Traditional home mortgages are not always ideal, especially if you are dealing with a limited income during retirement. That is why reverse mortgages have been developed. Also known as home equity conversion mortgages (HECMs), they are special loans that can actually give you more money during retirement, rather than adding to your ongoing bills. Here’s what obtaining a reverse mortgage means.
How a Reverse Mortgage Can Make Your Retirement Easier
A reverse mortgage can make your retirement easier by giving you more available money to spend. That money can help you pay medical bills or other household expenses. It can also help you enjoy fun experiences during your retirement, such as trips. There are no limits to how you can spend it, and you will not be required to pay any of it back quickly. A standard mortgage requires small payments to be made regularly, which could actually take away from your available retirement budget.
Reverse Mortgages Versus HECMs – What’s the Difference?
There is no major difference between an HECM and a reverse mortgage. The two phrases are often used interchangeably. The only minor difference is that true HECMs are provided by government agencies. Reverse mortgages are typically provided by private local lending institutions. For example, you might get such a loan from your local bank.
Fees Associated with Reverse Mortgages and Standard Mortgages
When you apply for a reverse mortgage, it may appear at first that there are no closing costs or fees. However, your reverse mortgage lender will charge you fees, just as if you were applying for a standard mortgage. The only difference is a reverse mortgage calculator will be used to determine the amount you can borrow, and fees will also be factored in. Therefore, the money for fees will be subtracted right away, rather than you having to pay fees after the fact.
The amount you can borrow through a reverse mortgage will be calculated based on the value of your home. Legally, you can only borrow a percentage of the available home equity. Those laws are in place to protect you and your lender from entering into an unrealistic loan agreement. The formula used is subject to change based on economic conditions, but a reverse mortgage calculator tool can quickly provide you with an estimate of what you can expect to be able to borrow.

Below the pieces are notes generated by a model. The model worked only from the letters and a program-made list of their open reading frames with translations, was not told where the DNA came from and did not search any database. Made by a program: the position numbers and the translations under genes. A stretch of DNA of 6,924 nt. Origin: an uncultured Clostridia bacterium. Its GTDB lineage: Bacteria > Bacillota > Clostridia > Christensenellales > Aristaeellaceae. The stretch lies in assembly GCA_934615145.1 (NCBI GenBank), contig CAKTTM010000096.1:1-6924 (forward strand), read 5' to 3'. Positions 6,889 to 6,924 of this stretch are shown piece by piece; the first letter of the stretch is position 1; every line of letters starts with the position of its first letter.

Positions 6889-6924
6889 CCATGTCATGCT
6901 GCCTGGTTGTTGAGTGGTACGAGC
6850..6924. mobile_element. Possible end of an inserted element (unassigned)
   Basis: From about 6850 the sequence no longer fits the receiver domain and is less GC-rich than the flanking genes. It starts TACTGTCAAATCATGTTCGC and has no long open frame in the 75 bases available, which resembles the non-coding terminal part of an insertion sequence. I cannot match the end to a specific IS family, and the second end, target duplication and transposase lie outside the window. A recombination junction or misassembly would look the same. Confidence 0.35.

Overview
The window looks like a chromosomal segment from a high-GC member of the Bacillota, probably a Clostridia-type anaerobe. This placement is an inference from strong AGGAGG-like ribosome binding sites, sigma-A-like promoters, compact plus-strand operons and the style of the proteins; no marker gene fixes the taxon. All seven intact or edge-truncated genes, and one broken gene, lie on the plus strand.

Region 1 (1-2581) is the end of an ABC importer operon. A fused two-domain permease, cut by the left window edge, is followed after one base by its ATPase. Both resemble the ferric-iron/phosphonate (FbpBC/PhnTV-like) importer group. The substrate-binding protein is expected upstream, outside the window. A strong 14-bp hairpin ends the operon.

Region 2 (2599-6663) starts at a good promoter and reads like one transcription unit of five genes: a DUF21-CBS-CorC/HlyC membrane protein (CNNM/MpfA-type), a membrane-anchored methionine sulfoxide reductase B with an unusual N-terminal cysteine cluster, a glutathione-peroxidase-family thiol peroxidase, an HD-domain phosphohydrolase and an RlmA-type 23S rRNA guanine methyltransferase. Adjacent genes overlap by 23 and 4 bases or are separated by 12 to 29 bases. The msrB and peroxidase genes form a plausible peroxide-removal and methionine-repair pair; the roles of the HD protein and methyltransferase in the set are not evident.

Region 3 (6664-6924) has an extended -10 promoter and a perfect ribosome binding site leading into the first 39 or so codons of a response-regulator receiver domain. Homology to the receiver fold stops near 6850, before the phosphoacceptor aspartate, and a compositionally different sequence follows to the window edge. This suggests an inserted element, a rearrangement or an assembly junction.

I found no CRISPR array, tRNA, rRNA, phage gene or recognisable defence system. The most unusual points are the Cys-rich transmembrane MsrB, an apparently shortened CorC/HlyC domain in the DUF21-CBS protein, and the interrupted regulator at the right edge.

Receiving Your Reverse Mortgage Funds After Your Loan is Approved
One of the most common ways to receive reverse mortgage funds in in the form of annuity payments. Annuity payments are monthly payments you can schedule that will provide you with a set, predictable amount of money per payment. Such payments may help you if you need financial assistance with ongoing bills. A second option is you can request a single large reverse loan payment. That may be useful if you need funds for a major expense, such as to cover the cost of a surgical procedure or hospital stay. Finally, you could ask to open up a line of credit, which would let you borrow money as you need it.
Paying Reverse Mortgage Funds Back to Your Lender
There is no need to pay back a reverse mortgage right away. In fact, it is designed to be paid back well into the future. For as long as you continue to live in the home and own it, the amount owed cannot be called in by your reverse mortgage lender. However, if you do stop using the property as your primary dwelling, you will only have a short time to pay the loan balance back.
The good news is, if you cannot pay back the loan or choose not to, your other assets will not be at risk. Only the home itself can be sold for the lender to recover part or all of what is owed. If the sale of the property does not bring in enough money to cover the loan balance, whatever is left will be canceled. If the sale of the property brings in more money than you owe, you or your heirs will receive the remaining money.
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